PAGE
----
Last week I argued that Donald Trump can’t revive the American coal industry, that coal is dead. But as the debate rages over the Clean Power Plan, tied up in lawsuits since last year, it is becoming apparent that the President might be able to shock King Coal’s heart with the policy defibrillator and help it rally a time or two before finally shuffling off this mortal coil for good.
The Clean Power Plan was President Barack Obama’s 2015 declaration of war against coal. The EPA developed targets for all 50 states and the strategy was to reduce electricity generation CO2 emissions by 32 percent (relative to 2005 levels) by 2030.
States that were dependent on coal for most of their power, like Wyoming and Montana, were not happy and 16 state governments led by Republicans immediately launched a lawsuit against the plan.
Trump campaigned against the plan and recently signed an executive order asking EPA head Scott Pruitt to review it. The President is supported by a coalition of 24 Republican states, led by West Virginia and Texas.
“The order (to withdraw the plan) should explain that it is the administration’s view that the (Clean Power Plan) is unlawful and that EPA lacks authority to enforce it. The executive order is necessary to send an immediate and strong message to States and regulated entities that the administration will not enforce the rule,” WV attorney general Patrick Morrisey said.
On Thursday, a coalition of states supporting the Clean Power Plan weighed in, led by Democratic NY AG Eric Schneiderman, who also intervened in Nov. 2015 against the Republican state legal challenges to the plan (a year and half later and Schneiderman and his allies say in a press release that a decision “is expected at any time”).
What do Schneiderman et. al. want?
After Trump signed the Clean Power Plan order, Pruitt and the EPA filed a motion asking the court to hold the litigation “in abeyance” while the agency decides whether to ““suspend, rescind, or revise” the plan. Granting abeyance would probably stay the litigation for years – indefinitely delaying the implementation – according to Schneiderman.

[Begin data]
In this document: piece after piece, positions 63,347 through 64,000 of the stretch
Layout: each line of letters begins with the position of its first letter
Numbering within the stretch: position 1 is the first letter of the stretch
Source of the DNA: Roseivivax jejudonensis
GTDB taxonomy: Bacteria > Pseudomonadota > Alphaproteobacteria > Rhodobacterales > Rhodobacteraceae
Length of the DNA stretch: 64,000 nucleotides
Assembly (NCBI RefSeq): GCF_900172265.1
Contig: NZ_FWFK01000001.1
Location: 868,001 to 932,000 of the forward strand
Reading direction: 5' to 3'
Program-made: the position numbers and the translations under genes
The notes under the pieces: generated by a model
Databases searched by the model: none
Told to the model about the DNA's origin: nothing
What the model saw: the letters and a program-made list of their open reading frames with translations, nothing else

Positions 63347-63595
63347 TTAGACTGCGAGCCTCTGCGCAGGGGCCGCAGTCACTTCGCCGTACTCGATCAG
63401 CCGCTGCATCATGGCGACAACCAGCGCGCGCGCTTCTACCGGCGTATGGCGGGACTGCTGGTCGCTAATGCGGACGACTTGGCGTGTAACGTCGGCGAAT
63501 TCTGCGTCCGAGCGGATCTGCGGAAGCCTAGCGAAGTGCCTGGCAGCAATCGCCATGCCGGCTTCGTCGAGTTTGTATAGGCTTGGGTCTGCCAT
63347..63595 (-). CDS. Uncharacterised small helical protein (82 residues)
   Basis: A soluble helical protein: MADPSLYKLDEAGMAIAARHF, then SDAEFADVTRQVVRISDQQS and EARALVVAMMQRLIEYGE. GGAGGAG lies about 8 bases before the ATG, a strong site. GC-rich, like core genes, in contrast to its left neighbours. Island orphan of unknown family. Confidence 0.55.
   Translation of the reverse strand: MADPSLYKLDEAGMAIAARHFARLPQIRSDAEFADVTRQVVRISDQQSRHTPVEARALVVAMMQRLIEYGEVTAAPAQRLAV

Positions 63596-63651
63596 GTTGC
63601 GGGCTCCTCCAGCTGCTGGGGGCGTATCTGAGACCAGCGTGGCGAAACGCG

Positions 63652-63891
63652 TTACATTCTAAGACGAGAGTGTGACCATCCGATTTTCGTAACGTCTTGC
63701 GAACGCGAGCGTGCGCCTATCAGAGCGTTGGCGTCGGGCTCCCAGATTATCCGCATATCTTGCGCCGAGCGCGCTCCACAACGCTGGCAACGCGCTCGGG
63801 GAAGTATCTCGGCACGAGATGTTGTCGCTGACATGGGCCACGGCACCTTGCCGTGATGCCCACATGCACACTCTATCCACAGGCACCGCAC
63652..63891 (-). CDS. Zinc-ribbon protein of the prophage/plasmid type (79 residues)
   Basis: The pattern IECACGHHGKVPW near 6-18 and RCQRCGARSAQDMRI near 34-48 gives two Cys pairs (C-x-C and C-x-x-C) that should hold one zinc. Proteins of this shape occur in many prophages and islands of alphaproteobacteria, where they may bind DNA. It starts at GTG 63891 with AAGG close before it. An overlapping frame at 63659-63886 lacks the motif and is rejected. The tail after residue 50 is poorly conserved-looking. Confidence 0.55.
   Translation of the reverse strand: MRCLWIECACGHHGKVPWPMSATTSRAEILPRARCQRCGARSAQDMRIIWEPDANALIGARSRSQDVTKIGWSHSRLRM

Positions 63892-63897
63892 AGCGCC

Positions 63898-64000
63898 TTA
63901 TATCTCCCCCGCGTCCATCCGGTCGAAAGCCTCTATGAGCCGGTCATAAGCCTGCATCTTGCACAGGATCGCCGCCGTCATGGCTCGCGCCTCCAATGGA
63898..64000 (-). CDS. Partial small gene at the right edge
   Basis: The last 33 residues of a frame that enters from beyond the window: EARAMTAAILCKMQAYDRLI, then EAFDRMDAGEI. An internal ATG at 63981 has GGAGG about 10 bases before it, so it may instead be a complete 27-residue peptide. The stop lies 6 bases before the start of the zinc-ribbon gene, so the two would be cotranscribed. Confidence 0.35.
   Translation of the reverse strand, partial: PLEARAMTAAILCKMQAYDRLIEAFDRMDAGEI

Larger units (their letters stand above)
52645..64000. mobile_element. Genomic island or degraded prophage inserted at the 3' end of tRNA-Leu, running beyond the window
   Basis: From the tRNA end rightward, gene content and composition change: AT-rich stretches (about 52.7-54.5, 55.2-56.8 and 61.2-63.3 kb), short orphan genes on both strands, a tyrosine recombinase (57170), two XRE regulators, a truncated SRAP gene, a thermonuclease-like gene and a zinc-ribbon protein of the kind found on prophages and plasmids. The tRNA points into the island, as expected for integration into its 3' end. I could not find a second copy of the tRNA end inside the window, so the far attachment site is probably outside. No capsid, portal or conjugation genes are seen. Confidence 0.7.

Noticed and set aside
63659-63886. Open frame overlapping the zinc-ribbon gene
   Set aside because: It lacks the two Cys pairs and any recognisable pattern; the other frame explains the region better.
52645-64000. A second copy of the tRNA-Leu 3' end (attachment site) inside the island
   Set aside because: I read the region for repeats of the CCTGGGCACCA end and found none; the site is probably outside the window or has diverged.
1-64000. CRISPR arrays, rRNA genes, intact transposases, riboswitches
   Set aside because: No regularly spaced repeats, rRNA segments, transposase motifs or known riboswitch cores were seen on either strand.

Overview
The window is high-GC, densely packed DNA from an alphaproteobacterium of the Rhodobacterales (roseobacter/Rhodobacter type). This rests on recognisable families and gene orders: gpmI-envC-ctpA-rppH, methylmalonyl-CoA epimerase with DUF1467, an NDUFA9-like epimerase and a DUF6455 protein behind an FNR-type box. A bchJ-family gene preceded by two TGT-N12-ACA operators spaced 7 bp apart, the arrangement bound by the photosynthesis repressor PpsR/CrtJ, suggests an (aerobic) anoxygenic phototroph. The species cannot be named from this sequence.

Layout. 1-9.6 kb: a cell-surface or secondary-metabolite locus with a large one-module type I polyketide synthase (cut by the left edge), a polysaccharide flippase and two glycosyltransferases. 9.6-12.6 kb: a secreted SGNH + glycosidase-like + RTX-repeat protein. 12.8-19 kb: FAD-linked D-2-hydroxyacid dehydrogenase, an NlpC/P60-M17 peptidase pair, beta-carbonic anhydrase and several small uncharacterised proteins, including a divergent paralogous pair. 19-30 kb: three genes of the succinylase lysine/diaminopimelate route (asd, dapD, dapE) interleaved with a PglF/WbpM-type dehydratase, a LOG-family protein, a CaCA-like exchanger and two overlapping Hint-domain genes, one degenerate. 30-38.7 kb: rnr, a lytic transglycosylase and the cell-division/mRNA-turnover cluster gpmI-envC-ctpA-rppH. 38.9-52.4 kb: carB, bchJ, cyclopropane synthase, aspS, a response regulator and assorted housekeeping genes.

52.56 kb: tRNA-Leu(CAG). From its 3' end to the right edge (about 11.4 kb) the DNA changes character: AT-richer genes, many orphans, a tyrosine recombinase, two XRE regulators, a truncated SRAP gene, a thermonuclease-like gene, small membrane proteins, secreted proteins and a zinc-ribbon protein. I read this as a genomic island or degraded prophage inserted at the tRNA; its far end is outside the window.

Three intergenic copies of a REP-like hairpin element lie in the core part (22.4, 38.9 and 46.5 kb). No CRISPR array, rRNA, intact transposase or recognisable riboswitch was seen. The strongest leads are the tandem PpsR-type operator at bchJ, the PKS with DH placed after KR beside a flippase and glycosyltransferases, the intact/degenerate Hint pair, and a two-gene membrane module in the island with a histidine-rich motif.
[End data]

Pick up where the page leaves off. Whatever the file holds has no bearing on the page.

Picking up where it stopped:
“The law is clear: the EPA must limit carbon pollution from power plants,” said Schneiderman. “In order to repeal Obama-era protections, the Trump Administration must replace those protections, as well – and we know how well repeal-and-replace [of Obamacare] went the first time around.”
What effect might the court granting abeyance have on US power plant emissions?
The US Energy Information Administration addressed this question in a Feb. study, which found that without the Clean Power Plan coal’s share of American electricity generation would flatten out around 2010 levels (1,500 billion kilowatt/hours per year) and remain there until at least 2040.
With the Clean Power Plan, coal falls below 1,000 billion kilowatt/hours per year by 2040, surpassed by natural gas in five years and by renewables in 10 (additional EIA studies on the plan’s effect on US power generation fuel choices here and here and here and here).
Some of we energy pundits have been a bit sanguine about King Coal’s demise. Reuters energy analyst John Kemp, for instance, argued in this column that the ageing US coal power plant fleet is becoming increasingly uneconomic with age and will be eventually replaced entirely by natural gas.
The question, of course, is how long is “eventually”?
Ideally, eventually should mean as short a time as possible. The emerging American power generation model is natural gas + wind + solar + battery storage + smart grids.
If the Clean Power Plan creates a policy framework that allows an efficient and cost-effective (and timely) transition from the old to the new power gen model, then the plan should be implemented. Even if it has to be revised somewhat to overcome objections from the coal-burning states.
However many jobs are lost in coal production (not as many as commonly believed, since US coal output has only declined about 30% since the gas onslaught began a decade ago), there are many more jobs to be created in gas production, renewables, and the technology development that comes with storage and power grid upgrades.
Trump may want to rethink his executive order. At the very least, we should hope Schneiderman and his fellow AGs are victorious in court.